Each province in Canada has a registry of the owners of each parcel of property throughout that province’s boundaries. Any time the ownership of a parcel of property changes, there is an applicable property transfer tax. This kicks in when someone:
- takes over possession of a life estate, lease, or right to purchase for a particular property
- gains an additional registered interest in a particular property
- acquires an registered interest in a particular property
The dollar amount of the tax varies with the property’s fair market value, as well as the value of any improvements, such as buildings on the date when you register the title change (unless you are buying a pre-sold strata unit). An example of a pre-sold strata unit would be a condo unit that you buy well ahead of the building’s actual completion.
Here’s how the tax works:
On the first $200,000 or less: 1.0%
On the rest above $200,000: 2.0%
So if you purchase a property for $800,000, you would owe $14,000 in land transfer tax. That includes $2,000 (1.0% of the first $200,000) and $12,000 (2.0% of the remaining $600,000). For those who register a life estate on the property, the tax is based on their life expectancy. To figure out what the taxable value would be for a property under the life estate, you would multiply the fair market value of the property by the percentage that matches your life estate’s term.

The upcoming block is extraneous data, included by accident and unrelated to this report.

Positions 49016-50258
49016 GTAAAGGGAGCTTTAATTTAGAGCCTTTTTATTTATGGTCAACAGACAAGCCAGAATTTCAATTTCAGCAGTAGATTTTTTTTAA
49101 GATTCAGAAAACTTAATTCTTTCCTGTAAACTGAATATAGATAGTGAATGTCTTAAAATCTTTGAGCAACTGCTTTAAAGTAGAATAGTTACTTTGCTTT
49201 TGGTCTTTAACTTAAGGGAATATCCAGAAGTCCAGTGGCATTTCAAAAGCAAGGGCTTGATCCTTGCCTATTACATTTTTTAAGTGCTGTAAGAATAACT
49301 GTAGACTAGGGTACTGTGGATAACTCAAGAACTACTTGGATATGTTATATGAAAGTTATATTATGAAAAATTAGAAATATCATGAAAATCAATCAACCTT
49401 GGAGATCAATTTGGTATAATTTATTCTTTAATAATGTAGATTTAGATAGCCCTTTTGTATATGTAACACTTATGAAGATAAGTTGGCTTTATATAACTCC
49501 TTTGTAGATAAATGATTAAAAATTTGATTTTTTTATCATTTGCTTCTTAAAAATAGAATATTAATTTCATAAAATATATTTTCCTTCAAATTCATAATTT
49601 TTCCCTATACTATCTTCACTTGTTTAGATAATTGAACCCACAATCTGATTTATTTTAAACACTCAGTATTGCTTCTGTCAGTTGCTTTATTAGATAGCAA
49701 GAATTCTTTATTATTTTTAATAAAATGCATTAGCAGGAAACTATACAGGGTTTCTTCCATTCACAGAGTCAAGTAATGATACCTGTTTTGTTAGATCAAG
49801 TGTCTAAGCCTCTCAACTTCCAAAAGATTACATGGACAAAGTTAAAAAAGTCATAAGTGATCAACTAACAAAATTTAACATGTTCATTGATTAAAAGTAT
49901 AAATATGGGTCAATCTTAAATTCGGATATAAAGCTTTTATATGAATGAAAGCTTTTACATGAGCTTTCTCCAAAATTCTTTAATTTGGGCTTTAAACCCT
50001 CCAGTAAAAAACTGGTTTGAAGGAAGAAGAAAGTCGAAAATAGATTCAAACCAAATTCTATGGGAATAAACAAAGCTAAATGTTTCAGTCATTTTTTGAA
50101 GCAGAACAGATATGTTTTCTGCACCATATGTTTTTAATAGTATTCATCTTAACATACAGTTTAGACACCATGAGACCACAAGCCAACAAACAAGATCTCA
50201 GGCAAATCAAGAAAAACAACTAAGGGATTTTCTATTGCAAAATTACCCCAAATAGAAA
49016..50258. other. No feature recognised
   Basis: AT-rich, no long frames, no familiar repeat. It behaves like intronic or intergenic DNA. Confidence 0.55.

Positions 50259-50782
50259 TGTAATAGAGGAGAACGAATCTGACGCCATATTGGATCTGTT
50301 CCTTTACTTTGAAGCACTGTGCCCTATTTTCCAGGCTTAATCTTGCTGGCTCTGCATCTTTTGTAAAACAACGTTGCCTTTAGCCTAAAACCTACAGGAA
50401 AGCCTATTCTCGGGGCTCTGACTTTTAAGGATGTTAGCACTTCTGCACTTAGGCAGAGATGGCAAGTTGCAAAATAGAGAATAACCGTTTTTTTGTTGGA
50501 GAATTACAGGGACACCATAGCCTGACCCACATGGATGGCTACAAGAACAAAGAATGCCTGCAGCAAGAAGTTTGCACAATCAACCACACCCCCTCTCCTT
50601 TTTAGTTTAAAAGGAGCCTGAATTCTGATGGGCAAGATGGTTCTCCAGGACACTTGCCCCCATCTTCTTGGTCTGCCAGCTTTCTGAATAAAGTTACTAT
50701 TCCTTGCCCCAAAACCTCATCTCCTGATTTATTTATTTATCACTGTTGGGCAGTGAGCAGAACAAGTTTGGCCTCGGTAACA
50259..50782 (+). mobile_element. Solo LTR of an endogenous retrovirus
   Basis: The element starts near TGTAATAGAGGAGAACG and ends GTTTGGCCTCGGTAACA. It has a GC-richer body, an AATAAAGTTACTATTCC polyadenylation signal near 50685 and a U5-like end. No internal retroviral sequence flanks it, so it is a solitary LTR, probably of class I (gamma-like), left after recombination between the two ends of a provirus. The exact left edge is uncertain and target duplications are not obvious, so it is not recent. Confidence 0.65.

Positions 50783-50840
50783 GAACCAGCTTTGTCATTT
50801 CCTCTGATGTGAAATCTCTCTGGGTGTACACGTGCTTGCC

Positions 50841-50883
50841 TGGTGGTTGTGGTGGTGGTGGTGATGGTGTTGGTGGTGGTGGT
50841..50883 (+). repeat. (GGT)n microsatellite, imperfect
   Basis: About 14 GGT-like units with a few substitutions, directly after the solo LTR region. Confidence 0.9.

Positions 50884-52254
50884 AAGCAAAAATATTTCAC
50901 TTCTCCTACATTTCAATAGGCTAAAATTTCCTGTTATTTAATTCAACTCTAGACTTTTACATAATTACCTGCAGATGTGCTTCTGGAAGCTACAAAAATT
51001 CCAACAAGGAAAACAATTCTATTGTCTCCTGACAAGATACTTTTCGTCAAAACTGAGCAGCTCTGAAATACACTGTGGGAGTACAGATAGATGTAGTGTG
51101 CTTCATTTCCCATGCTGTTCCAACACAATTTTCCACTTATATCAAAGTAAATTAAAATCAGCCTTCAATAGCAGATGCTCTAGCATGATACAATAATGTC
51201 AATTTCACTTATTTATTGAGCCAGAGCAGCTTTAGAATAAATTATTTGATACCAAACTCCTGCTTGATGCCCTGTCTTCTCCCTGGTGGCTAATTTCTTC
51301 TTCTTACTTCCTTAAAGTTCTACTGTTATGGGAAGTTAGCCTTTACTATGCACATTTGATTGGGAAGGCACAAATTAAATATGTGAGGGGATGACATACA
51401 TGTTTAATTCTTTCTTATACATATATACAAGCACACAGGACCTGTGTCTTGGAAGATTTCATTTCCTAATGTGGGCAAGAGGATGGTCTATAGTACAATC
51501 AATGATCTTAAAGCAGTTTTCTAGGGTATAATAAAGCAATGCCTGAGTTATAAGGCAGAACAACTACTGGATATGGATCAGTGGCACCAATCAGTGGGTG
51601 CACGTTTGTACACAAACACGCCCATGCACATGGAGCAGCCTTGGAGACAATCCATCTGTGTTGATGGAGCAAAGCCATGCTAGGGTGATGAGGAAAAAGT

What is fair market value?
The amount that a willing buyer would pay to a willing seller for a particular property (for both the land and the improvements) open an open market is considered fair market value. This is calculated for the day of the registration of the transfer.
What is an open market transfer?
If the transfer allows anyone who has a chance of being interested in buying the property to submit an offer, that transfer is deemed as an “open market” transaction. One of the most common examples of an open market transfer happens when a seller uses a realtor to list a property or advertises it for sale by owner.
When this happens, whatever the purchase price is generally counts as the fair market value, so long as the purchaser registers the property within a month or two of completing the purchase contract. If the purchaser takes significantly longer to register the transfer, then a separate appraisal may need to take place to ascertain fair market value. This is particularly common when the value of the property changes significantly, when the condition of the property undergoes considerable change, or if the buyer did not purchase the property on the open market.
What is a non-open market transfer?
Some property transfers take place under other circumstances than an open-market sale, such as a gift transfer or a bequest. In those cases, the tax authority uses an independent appraisal or the BC Assessment value, which generally reflects the fair market value from July 1 of the prior year. So BC Assessment’s value could be off, particularly if the transfer takes place in the spring of the next year. Other factors that can influence valuation include recent improvements, classification of the land as farmland, or a change in conditions in the surrounding market.
We have connections with industry professionals and lending sources throughout BC, and if we don’t already know the answer to your questions about a particular lot, we will help you find them.